This pilot, technician and technical designer broke many records in his Etrich Taube aeroplane, making these planes famous worldwide. He was born on 14 July 1877 in Zacler. He studied as an engineer in Trutnov and worked for the Braunlich company in Svoboda nad Upou, where he first met Igo Etrich, the son of an important textile producer, Ignaz Etrich who, as an educated man, was enchanted with the idea of flying. From 1908 Karl was officially engaged as a workshop foreman and a designer in aviation development. After his first success he moved to Prater in Vienna and later to Wiener Neustadt. At the end of 1909 a new aeroplane was produced which made a lasting impression in the history of aviation, the famous Etrich II. Taube (the Dove). Karl Illner made the first flights. Initially self taught, he soon became an excellent pilot. On 17 May 1910 he made the first intercity flight in the Austro-Hungarian Empire, from Wiener Neustadt to Vienna and back, and further flights came soon after. His professional career was very varied. In World War One he tutored army pilots, he became the technical director of the Aviatik company, and was the production manager of Osterreichische Daimler-Motoren GmbH in Wiener Neustadt. During the period when Ferdinand Porsche was the managing director, Karl Illner was the head of production of passenger vehicles and locomotives. In 1919–1921 he was a partner in Wiener Auto und Garagen GmbH. His rich life ended on 6 August 1935.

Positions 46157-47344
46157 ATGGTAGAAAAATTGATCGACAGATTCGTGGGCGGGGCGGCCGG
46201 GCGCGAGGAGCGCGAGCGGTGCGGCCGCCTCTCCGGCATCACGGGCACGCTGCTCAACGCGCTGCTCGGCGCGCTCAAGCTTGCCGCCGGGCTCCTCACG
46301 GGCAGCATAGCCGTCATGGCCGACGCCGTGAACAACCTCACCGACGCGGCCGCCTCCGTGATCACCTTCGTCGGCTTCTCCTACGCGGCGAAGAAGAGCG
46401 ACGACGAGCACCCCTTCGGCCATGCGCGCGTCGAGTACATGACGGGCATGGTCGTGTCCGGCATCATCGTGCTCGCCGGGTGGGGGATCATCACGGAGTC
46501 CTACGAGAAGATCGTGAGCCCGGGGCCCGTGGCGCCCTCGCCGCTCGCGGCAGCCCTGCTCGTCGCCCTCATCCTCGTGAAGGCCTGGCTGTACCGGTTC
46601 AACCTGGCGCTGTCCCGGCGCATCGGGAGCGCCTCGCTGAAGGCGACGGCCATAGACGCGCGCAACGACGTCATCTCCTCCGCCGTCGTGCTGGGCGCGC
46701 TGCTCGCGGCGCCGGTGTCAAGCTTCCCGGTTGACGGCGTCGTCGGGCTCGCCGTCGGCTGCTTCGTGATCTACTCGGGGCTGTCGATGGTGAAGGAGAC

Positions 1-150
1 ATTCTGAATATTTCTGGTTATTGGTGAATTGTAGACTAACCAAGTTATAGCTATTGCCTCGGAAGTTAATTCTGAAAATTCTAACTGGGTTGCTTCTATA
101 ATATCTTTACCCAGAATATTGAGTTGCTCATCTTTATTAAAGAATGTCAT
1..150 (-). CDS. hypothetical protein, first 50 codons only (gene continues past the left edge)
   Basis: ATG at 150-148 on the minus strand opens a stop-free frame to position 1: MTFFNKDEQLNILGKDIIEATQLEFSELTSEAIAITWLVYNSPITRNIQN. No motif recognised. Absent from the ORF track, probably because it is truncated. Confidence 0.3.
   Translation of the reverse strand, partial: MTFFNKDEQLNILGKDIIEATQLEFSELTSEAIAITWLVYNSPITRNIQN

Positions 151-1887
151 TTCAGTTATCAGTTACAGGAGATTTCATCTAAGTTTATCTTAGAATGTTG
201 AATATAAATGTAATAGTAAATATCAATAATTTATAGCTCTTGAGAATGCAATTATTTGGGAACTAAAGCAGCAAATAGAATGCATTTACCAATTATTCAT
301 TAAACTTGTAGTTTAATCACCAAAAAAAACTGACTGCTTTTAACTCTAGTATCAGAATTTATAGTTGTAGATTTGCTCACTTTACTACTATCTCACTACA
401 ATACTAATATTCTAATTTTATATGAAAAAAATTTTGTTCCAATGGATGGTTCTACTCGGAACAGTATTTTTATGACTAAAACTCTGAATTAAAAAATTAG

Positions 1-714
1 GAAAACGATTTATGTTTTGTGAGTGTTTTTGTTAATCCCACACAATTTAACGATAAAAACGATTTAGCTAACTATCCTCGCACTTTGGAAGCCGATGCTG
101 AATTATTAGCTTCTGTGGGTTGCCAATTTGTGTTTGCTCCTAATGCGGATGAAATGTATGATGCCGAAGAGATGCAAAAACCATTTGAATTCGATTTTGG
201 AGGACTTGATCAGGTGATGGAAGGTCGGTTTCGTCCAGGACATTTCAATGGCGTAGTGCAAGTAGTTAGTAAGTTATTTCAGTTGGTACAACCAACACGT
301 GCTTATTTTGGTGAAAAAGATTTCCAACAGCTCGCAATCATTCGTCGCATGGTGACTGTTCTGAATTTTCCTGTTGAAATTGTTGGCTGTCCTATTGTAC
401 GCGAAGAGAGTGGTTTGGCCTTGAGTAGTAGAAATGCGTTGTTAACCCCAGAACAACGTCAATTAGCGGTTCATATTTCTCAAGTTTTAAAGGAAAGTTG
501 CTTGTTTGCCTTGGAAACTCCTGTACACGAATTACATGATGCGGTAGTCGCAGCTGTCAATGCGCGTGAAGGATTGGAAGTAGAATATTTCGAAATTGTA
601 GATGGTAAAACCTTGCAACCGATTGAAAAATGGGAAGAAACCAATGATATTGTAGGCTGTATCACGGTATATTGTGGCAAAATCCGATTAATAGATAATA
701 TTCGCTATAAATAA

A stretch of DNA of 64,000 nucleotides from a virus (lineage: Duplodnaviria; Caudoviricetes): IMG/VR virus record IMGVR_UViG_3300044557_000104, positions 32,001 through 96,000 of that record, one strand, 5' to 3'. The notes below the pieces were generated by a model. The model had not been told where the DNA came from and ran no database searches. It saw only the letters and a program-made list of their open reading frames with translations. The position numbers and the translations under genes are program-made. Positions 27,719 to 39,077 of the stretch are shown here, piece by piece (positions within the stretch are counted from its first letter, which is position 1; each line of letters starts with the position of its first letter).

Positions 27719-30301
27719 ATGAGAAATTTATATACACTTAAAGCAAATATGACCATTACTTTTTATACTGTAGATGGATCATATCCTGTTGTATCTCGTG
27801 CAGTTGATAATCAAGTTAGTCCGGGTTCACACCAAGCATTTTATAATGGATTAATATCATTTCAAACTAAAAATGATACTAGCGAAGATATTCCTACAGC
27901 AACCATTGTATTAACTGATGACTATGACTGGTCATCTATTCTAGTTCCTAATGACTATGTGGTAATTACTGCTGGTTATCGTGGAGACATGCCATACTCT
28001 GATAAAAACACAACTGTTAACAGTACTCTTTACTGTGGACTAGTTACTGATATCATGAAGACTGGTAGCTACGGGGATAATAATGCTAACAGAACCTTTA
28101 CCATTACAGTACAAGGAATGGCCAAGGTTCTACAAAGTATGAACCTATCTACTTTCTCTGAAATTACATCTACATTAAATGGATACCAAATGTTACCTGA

Josef Rossler-Orovsky

When Josef Rossler-Orovsky learned about the sports experiments of Krkonose skiers in 1893, he contacted Jan Buchar, head of the Czech Tourist Club branch in Jilemnice, with whom he became lifelong friends. Josef Rossler-Orovsky and Jan Buchar are the two founders of winter sports in Krkonose.

Jan Buchar

Jan Buchar was born in Mricna near Jilemnice. He became a teacher and from 1884 he administered the single class school in Dolni Stepanice and started his great tourist activities, which made him the grand character of the beginnings of Czech tourism. In 1888 the Czech Tourist Club was established and began publishing their own magazine, for which Jan Buchar wrote his first article entitled ‘Let Us Go Up to the Krkonose’, published in the first volume. At the end of 1892 he himself undertook a journey to Zaly hill, using skis he had just got, and thus launched the new era of winter tourism in the Krkonose. In 1894 his first article on skiing was published under the title ‘New Winter Sport’ and the following year he published instructions for skiing, entitled simply ‘Ski’, the first instructional article in the history of Czech skiing.

Marie and Jaroslav Lukes

This pair of renowned sportsmen lived in Jilemnice. Jaroslav was a champion in ski jumping, Alpine combined and the Nordic combined, and competed in two Olympic Games and two World Championships. He treasured most the 10-cm tall cup from Alpaka which he received in 1930 from the Norwegian king in person as the award for the best Central European sportsman. Marie was twice national champion in cross-country skiing. The two became friends at the age of five and did much together. They began building the first cable car in Spindleruv Mlyn and established the first mountain rescue service.